How to develop a character in a historical setting

 In this workshop at Cambridge Victorian Pumping Station, Kay Blayney, introduced the participants to promenade theatre techniques.

 Do please download the lesson plans which you will find online on this page & do share with other teachers on curriculum resource pages.  The documents below are for you to download and print to use for a class:


Teacher: Kay Blayney


Year: 5

Subject: Drama

Unit: Victorian Cambridge


Date: 17th June 2016



Time: 50 minute sessions

No. of children in class: 14

Notes: This lesson can be taught to up to 30 pupils within a group

Learning Objective:

  • To create characters by using a relaxation exercise which incorporates using the 5 Senses: Sight, Smell, Hearing, Touch & Taste.
  • To understand the drama strategies required to develop characters.
  • To show and evaluate characters and short scenes.





Characterisation; the 3 elements of a Freeze Frame (Body language, Facial expression & Eye focus); Thought-track; Relaxation technique; Create; Perform; Respond (Evaluation).





Key Questions:  

Pupils will be guided through a process of questioning / exploration which will enable them to secure their knowledge of the drama strategies of Body Language, Facial Expression, Eye Focus, Freeze Frame and Thought-Tracking and how these can he used as tools for developing characters. This part of the lesson will be heavily teacher led with the use of modelling, questioning and small group /whole class discussions. The inclusion of the pupils prior learning will be extracted upon at this point Teacher check pupils’ learning at regular intervals throughout the lesson, referring to the history topic and set targets.





History works briefing notes; Stanislavski – An Actor Prepares; Drama key words/Glossary of drama terms




Learning Activities


All pupils will be participating in the ‘Name Game’ for introduction purposes and as a memory devise. (If required, a scaffold will be provided via modelling the game using other adults within the room). Re-cap included for inclusion.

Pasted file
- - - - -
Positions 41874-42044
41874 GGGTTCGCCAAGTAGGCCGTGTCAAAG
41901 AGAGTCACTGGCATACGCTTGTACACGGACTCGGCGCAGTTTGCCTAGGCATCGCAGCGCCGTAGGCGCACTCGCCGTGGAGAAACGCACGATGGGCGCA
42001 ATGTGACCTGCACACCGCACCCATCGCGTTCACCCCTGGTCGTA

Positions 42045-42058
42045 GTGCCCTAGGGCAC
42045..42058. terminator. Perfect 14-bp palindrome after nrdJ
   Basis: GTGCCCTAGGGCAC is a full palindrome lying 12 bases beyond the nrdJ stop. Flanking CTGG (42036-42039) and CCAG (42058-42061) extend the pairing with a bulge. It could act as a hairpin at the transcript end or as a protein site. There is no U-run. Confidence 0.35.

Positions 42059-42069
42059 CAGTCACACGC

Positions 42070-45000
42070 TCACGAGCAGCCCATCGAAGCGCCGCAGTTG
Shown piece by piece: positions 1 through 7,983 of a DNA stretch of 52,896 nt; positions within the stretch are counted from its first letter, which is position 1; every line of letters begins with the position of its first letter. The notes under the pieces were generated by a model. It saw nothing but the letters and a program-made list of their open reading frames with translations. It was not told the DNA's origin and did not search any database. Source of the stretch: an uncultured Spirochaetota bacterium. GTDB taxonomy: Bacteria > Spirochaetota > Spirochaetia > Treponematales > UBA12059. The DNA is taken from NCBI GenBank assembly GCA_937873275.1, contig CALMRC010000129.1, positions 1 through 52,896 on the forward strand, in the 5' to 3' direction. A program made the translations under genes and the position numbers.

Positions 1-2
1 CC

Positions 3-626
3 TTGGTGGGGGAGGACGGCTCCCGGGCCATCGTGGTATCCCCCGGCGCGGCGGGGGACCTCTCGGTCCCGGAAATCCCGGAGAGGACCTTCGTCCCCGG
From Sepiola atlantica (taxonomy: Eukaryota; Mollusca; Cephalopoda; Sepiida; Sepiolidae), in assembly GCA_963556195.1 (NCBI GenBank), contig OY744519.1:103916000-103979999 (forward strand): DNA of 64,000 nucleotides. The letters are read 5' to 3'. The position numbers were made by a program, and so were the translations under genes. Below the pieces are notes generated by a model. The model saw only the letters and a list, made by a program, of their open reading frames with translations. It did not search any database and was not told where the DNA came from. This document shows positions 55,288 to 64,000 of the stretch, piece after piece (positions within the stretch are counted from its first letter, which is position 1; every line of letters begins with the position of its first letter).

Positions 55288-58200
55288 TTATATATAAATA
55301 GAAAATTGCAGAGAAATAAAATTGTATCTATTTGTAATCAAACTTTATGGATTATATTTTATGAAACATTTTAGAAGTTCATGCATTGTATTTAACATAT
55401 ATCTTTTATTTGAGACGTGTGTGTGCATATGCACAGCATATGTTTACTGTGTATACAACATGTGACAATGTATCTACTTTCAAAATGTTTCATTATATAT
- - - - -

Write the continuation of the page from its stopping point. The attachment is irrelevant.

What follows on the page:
Main Activity:

Explain to the pupils that they are going to participate in a relaxation exercise by lying down on the floor (preferably with their eyes closed). Once they have settled, go through the senses one by one starting with ‘sight’, asking questions like: Picture the following – A house you once lived in; an earthworm; a starry sky. You can extend the questions and shape these appropriately to fit in with the topic. For example, by asking them to picture winter snow and asking if this picture would be the different in Victorian times.

The questioning then addresses, sound, smell, taste and touch; using the phrases: Hear the following, Smell the following, taste in your mouth and Imagine the feel of. Again, the questions can include things that would have existed years ago as well as today, e.g. the smell of wet grass, the sound of the sea etc.

Once the questioning is complete the pupils can sit up quietly without talking to each other as they need to focus on their memory recall as a response to this exercise.

During this session the pupils will respond to what they have remembered and how a specific sense has helped them to do this, e.g. a pupil may say that they felt the ‘wet fish’ and that this was horrible or that they ‘smelt the hot toast’ and that this was comforting or warm. This is the point where the pupils can empathise with each other about likes and dislikes as well as stirred emotions, which they can then transfer into their character work.








Practical / workshop style.



TA Role:



Guided Group work:



Plenary:  All Pupils will check that the lesson objectives have been met, by working out what they have learnt through the process of the Characterisation / Relaxation lesson as a performance development tool as well as via the performance feedback session. The pupils will also have the opportunity to add their emotional memory recall senses work to their practical drama key skills e.g. freeze frames and thought-tracks.






By Outcome












Written character profile




Success Criteria:

Pupils will have created a character that is clearly different to themselves.




Assessment Opportunities:

Create – Perform – Respond

(Drama objective bank)



Lesson Plan Kay Blayney©

How to develop a character in a historical setting


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